Support for militarism was not consistent. In Ecuador, Guatemala, Honduras and Peru, the administration actually cut off military regimes, at least for a time. The key policies for states to meet with US approval seem to have been to demonstrate a commitment to regional cooperation, stability and growth alongside an unflagging anticommunism.
The Alliance for Progress set extensive economic goals, one of which was a 2.5% target for regional growth. Growth in the region was actually 2.4%, which compared well with Western Europe, but pales besides the later growth achieved by markets and globalisation. Of Kennedy’s promised 20 billion dollars over the course of the decade, 18 billion was eventually expended, but seventy per cent of this came in the form of grants. In addition, Latin American terms of trade—the measure of whether exports could pay for imports—worsened severely over the course of the Alliance, and GDP per capita also fell because GDP growth failed to match that of the populations of the region. As with all statistics, however, the issue is one of the range of calculation. Some theories of economic development, such as those known as the Rostow and Harrod-Domar plans, require a period of slow growth before ‘take off’. If the early, pre-Operation Condor 1970s are taken into account, regional growth did accelerate to 3.8% by 1974. Overall, Mexico and seven other states did well; two—Uruguay and Haiti—did badly and twelve fell short. Yet in general illiteracy was reduced and life expectancy extended. In terms of the human development index (the geometric mean of economic, life expectancy and schooling indices) Latin America improved. The numbers attending universities in the late sixties, which ironically became hotbeds of anti-US feeling in the seventies, grew parabolically.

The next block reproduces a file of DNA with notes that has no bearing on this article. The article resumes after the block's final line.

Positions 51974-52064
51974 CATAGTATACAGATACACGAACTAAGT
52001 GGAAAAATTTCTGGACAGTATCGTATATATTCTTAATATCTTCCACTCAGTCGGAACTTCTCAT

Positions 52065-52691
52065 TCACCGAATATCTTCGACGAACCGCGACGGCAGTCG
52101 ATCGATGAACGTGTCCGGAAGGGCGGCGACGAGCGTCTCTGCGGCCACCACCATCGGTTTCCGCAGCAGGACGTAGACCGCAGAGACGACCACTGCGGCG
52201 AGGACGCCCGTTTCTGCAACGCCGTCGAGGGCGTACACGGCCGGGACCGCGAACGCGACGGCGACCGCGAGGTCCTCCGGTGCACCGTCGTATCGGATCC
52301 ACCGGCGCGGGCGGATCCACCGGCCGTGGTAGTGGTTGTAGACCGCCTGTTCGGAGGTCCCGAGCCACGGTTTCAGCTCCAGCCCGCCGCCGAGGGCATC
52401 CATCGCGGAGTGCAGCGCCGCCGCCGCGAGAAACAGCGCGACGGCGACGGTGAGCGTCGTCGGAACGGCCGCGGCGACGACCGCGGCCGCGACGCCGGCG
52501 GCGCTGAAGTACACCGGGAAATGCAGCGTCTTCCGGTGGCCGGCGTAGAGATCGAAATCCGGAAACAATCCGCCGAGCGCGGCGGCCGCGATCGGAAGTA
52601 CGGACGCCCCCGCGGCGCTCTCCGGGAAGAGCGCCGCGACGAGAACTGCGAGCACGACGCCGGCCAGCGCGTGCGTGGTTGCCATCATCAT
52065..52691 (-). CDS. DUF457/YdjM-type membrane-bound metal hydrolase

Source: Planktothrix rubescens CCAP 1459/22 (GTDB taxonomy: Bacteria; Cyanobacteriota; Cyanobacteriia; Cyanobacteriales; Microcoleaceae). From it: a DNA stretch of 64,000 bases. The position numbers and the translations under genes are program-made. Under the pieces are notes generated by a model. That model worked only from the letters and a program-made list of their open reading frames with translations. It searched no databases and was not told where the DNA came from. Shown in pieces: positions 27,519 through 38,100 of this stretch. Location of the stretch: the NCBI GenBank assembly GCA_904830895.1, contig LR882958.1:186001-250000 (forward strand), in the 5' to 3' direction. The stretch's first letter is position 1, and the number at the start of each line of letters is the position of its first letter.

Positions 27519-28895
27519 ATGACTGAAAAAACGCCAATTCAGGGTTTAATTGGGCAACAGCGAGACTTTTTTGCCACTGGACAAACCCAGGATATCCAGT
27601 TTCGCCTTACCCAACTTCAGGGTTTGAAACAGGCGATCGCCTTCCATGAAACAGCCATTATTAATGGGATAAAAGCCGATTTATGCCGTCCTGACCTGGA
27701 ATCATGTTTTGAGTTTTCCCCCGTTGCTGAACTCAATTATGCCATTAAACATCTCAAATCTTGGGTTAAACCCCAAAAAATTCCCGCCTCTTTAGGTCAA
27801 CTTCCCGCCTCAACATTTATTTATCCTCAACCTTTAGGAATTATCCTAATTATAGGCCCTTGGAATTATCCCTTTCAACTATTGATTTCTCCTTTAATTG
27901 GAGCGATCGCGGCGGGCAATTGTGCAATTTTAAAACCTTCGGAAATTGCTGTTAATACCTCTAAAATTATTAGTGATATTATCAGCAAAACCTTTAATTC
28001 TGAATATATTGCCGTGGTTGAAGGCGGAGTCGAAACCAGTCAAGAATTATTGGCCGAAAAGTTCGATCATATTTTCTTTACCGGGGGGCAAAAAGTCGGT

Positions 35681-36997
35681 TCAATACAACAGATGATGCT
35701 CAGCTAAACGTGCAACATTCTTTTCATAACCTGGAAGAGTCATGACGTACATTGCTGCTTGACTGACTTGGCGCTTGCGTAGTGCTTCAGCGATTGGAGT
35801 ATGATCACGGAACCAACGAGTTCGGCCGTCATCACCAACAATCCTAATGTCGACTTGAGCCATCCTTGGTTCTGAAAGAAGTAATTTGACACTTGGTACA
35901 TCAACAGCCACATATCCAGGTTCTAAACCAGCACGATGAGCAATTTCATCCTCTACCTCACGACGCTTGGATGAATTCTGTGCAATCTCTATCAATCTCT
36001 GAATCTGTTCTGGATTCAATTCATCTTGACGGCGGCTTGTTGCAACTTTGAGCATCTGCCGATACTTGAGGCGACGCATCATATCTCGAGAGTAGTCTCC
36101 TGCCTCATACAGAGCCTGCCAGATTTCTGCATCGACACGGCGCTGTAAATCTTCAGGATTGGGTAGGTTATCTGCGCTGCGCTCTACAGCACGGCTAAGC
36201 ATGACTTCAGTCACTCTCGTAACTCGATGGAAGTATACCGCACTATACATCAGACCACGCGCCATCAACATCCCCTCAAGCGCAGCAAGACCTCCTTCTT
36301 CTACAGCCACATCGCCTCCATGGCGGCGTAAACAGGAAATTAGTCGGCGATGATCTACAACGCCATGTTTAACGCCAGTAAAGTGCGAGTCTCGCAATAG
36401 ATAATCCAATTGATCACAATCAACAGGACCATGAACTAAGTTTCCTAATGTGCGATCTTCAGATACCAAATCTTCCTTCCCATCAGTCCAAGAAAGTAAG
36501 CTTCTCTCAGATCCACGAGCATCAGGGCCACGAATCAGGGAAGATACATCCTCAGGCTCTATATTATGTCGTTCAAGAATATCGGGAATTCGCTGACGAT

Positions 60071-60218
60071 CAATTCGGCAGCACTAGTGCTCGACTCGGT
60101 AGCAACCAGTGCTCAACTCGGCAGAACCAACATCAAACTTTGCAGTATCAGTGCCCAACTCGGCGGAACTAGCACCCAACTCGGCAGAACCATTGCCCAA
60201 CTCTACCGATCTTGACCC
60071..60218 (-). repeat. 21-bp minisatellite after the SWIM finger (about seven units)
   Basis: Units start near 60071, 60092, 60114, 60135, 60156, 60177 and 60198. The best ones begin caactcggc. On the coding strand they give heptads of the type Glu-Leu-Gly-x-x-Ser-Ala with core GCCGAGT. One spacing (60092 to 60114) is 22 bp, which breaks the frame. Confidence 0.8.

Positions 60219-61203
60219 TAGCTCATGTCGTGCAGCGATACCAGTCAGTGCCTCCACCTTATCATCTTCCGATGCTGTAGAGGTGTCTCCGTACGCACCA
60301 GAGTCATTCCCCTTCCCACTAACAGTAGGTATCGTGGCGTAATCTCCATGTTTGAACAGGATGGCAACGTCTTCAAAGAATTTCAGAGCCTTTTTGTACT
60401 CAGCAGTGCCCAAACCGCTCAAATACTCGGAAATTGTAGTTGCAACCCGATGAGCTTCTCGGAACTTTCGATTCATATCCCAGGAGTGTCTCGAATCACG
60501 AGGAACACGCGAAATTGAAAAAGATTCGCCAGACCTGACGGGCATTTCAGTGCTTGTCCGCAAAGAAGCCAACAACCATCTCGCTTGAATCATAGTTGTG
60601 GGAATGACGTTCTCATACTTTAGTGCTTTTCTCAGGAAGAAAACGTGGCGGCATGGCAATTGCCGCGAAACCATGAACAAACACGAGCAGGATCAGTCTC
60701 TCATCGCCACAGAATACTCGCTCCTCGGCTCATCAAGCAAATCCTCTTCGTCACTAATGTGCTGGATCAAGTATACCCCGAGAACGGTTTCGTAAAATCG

However, the Alliance ultimately did not achieve its aims. The issue of Land Reform lay at the heart of Latin American development and in sponsoring this, the AfP failed. Only fifteen million families seem to have been marginally benefited by gaining nominal title to land. Minimum wages were set low and the economies of the states were dominated by the fiscal burdens imposed by forced loan repayments. This foreshadowed the African debt crisis of the 1980s, and trapped governments into cycles in which they had to monopolise the economy, earn foreign currency through exports, and then pay those earnings into foreign accounts because of spiralling rates of interest on government bonds as inflation set in. Partly as a consequence, there were mass protests and coups throughout the decade. What there was not, was another Castro.